“I know you’re a big skeptic so I’m going to ask you. What is auricular medicine and does it really work?”
Auricular medicine is based on the idea that the ear is somewhat of a “road map” to the rest of body. Followers of this alternative medicine claim that by manipulating certain spots, called acupoints, a trained practitioner of this healing art can treat several hundred diseases.
In this country, one of the most popular uses of auricular medicine is to help people stop smoking. In this case, the ear isn’t actually pierced with a needle; magnets are instead used to create constant pressure on a specific spot.
Another popular variation of this practice is known as ear stapling. Ear stapling involves placing a metal rod in the ear to reduce hunger and aid in weight loss.
“Think of auricular medicine as similar to reflexology.”
Where Auricular Medicine Comes From
There is considerable evidence that the physicians of ancient China believed that the ears were the points in the body in which all 12 of the body’s “meridians” passed, intersected or terminated. In the 1950s, a French physician named Paul Nogier re-popularized this belief by publishing opinions that the shape of the ear mimicked the shape of a woman’s womb just prior to childbirth. Dr. Nogier believed that this was of great significance and based much of his work on this idea.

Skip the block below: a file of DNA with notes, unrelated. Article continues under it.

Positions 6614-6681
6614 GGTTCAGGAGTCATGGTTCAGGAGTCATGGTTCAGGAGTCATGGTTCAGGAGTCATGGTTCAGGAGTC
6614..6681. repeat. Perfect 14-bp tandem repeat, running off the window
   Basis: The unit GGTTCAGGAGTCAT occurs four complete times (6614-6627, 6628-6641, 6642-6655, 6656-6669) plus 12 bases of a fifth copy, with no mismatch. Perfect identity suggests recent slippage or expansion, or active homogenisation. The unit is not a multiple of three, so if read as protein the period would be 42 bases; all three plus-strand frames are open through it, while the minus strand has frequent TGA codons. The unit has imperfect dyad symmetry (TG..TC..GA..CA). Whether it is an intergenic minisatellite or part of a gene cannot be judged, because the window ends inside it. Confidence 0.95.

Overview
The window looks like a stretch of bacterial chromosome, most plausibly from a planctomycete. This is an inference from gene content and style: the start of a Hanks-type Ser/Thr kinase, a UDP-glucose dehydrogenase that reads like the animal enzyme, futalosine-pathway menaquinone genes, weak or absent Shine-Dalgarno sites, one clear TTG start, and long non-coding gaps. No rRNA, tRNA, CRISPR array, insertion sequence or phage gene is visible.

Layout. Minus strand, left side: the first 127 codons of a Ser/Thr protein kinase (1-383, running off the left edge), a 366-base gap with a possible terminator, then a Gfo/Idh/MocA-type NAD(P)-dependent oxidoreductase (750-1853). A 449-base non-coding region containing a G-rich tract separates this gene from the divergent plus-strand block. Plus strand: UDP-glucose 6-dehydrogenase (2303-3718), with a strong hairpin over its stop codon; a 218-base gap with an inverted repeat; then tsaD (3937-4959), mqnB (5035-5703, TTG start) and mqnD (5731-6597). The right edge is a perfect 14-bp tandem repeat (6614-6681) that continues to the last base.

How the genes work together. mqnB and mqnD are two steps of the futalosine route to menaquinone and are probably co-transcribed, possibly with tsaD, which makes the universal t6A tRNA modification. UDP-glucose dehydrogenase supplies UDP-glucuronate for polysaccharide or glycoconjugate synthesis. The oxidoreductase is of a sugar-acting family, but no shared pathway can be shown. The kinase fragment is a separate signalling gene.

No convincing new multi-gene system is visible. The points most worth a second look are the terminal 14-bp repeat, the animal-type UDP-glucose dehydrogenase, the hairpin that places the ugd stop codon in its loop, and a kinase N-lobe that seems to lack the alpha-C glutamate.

Studies on Auricular Medicine
Auricular medicine has been the subject of a handful of studies. Most of these studies have come from China and many have been criticized for their size or design. But a few have produced some promising results.
On the other hand, critics point to studies like the 2007 study published in the Archives of Internal Medicine which points out that both “real” acupuncture and “sham acupuncture”—a practice in which needles are placed in random, non-acupuncture points—perform well for pain relief.
Auricular Medicine International Research & Training Center. (2004). Retrieved from http://www.earmedicine.us on January 27, 2008.
Haake, M., et al. (2008). German Acupuncture Trials (GERAC) for chronic low back pain: randomized, multicenter, blinded, parallel-group trial with 3 groups.